How to Stop Procrastinating by Writing Lists

Studio shot of notebook with list of things to do
Jamie Grill / Getty Images

No matter your personality, whether you’re a meticulous organizer, fly-by-the-pants creative, or somewhere in between, chances are that at some point in your life, you’ve probably had trouble with procrastination.

While individuals with social anxiety may be more prone to procrastination, nearly everyone puts off until tomorrow something they know they should do today. It’s almost a universal experience.

However, there are a few things you can do to keep yourself on track and maintain focus on your projects.

What Is Procrastination?

Procrastination can be described as any behavior, activity, or task that you do instead of working on the thing you’re supposed to be working on. You know, the thing that’s due in two days? It’s normal to want to put off tasks that are difficult or just plain unpleasant, especially when there’s a much more interesting alternative right in front of you.

It’s a basic problem of willpower and delayed gratification: sometimes, even when you know that you should be working on that big presentation that you’re giving to your company’s shareholders tomorrow, you just can’t drag yourself off the sofa.

Some people, especially those with social anxiety, are also afraid of failure too, so it makes sense that another cause of procrastination is rooted in fear and insecurity: it’s tough to talk yourself into writing that paper or building that shed when you’re convinced that the end result isn’t going to be any good, anyway.

Start Making Lists

The great thing is that all of this can be solved with one organizational technique: lists.

If you’re serious about overcoming your procrastination, it helps a lot to have a system that you can break out for the things that are difficult for you to plan, or that you easily lose sight of, like your daily schedule or your goals for a long-term project.

Lists are the perfect system for organizing your life. They’re cheap and available anywhere – all you need is a piece of paper and something to write with - and you can customize them however you like.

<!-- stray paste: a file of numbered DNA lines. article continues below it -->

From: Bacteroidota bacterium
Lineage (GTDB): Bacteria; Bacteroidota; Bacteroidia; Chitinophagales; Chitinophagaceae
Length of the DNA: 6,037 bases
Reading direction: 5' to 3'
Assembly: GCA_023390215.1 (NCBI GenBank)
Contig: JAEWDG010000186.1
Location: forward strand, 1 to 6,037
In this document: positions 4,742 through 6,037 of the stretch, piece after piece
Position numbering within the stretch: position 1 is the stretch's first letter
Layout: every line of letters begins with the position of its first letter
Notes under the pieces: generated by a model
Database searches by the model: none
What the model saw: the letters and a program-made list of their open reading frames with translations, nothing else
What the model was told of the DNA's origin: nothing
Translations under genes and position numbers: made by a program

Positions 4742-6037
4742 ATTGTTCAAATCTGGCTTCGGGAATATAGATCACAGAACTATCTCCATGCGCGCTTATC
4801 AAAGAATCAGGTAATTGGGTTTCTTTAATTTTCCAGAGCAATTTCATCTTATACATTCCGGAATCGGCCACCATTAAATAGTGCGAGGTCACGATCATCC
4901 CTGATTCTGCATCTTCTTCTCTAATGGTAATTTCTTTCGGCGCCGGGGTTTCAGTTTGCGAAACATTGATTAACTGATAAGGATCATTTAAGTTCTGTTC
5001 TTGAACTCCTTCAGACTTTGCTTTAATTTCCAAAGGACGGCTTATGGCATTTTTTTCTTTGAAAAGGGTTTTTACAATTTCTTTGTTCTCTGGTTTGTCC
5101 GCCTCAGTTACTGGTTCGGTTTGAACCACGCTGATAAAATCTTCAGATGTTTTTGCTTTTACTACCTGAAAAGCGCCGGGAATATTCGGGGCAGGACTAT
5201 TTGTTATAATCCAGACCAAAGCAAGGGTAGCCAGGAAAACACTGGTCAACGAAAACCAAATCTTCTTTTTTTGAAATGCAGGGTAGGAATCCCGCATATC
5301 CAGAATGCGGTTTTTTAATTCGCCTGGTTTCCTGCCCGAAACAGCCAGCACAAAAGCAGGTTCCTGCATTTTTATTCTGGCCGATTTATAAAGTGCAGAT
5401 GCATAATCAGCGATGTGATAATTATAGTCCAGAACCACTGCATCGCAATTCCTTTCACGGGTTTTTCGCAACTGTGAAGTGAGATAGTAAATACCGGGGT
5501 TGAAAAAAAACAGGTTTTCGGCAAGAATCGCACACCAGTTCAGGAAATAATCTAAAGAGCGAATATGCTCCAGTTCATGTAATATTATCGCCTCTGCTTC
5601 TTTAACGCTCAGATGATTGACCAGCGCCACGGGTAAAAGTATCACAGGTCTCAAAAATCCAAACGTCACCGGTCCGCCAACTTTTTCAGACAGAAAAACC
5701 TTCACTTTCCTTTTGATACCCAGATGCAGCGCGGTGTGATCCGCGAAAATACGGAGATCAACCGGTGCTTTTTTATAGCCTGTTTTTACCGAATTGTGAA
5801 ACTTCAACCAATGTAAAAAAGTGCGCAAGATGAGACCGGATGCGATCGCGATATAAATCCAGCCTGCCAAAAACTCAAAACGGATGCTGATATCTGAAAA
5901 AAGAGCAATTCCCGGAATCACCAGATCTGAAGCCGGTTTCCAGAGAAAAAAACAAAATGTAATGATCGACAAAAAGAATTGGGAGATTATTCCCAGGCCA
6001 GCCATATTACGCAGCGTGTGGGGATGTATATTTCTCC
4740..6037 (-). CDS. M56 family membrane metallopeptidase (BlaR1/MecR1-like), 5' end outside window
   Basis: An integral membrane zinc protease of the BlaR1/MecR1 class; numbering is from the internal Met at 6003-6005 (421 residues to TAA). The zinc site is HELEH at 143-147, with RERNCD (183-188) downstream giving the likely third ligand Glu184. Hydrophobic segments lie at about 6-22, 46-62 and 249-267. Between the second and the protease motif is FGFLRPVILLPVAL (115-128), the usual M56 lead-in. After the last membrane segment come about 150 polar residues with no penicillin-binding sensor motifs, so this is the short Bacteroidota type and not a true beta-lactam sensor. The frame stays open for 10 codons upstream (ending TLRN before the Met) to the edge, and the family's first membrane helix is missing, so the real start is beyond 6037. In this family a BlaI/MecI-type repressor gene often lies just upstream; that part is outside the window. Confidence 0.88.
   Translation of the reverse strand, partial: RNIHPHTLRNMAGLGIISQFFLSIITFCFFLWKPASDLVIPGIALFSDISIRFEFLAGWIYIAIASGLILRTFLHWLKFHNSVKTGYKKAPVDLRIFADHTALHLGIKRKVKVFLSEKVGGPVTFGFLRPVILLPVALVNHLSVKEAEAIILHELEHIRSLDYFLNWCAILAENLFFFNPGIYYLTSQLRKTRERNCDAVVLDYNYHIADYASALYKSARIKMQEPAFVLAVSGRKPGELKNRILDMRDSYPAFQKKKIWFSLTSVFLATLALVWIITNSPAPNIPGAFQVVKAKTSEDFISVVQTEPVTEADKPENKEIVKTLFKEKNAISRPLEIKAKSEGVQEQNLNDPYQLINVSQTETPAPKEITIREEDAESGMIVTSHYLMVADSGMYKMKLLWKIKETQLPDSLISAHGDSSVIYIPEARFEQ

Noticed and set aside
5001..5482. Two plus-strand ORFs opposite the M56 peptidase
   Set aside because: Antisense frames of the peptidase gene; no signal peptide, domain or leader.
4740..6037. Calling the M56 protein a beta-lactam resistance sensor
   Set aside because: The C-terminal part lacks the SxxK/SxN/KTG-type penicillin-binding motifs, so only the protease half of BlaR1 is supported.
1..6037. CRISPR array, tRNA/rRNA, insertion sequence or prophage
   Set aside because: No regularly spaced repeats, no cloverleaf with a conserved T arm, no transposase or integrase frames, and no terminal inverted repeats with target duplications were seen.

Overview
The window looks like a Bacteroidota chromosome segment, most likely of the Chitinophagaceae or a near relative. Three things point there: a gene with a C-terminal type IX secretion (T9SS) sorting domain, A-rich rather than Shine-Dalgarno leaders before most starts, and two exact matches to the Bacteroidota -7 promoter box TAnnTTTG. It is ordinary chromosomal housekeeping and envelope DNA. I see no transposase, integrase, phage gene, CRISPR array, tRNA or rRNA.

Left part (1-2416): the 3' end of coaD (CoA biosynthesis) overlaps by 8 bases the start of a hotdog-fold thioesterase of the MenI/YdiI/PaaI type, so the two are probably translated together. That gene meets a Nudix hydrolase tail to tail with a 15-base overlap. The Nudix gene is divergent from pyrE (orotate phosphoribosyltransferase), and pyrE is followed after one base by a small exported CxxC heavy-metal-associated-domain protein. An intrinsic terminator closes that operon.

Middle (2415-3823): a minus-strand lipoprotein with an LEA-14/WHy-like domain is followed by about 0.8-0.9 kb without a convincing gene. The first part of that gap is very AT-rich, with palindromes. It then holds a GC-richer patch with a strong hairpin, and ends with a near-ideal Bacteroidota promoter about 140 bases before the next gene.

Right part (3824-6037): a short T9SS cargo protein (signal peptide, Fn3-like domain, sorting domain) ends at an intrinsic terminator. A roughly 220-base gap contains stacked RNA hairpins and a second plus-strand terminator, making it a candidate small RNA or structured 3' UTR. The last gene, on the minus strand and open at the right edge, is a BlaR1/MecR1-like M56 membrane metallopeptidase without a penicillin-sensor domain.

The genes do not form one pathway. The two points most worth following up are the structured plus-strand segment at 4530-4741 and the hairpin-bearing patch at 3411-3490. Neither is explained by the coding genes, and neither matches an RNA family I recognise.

For example, do you notice that your day is hectic and you feel like you’re constantly running around even though you never seem to get anything done?

You might have better luck if you try to write a list of all your activities for the next day, and then block them out in a planner-type grid, organized by the time and type (family, work, fun, etc.). You could even color the boxes differently depending on how long each block of time is.

Putting schedules and other appropriate information into a graphic can be very useful, and that’s not just because writing something gets it out of your head forces you to think about it; once you learn your new system by heart, you’ll be able to truly check your planner “at a glance,” saving countless hours a year.

Also, seeing your obligations, goals, and chores written on a page can make them seem more real;  you might feel guiltier if you flake on something you had “blocked in” well ahead of time.

Lists Work for Anxiety, Too

If your procrastination is based less in disorganization and more in anxiety and insecurity, don’t worry. Lists can work for you, too.

Try psyching yourself up for a blind date by making a list of things you and your date can talk about. Or if you’re feeling down on yourself, write a list of all your good qualities. Even if they seem silly, put all of them in. For example, “I have great taste in socks” or "I'm pretty decent at wiffle ball."

You’ll find that there’s actually a lot to like about you – you just needed a tool to focus on it, and that tool is the list.

Lists can be made of everything, and they don’t just have to be a bunch of words next to numbers. Try thinking of the different types of lists you could make to help yourself get organized, and don’t procrastinate: don’t do it tomorrow, do it today!

Continue Reading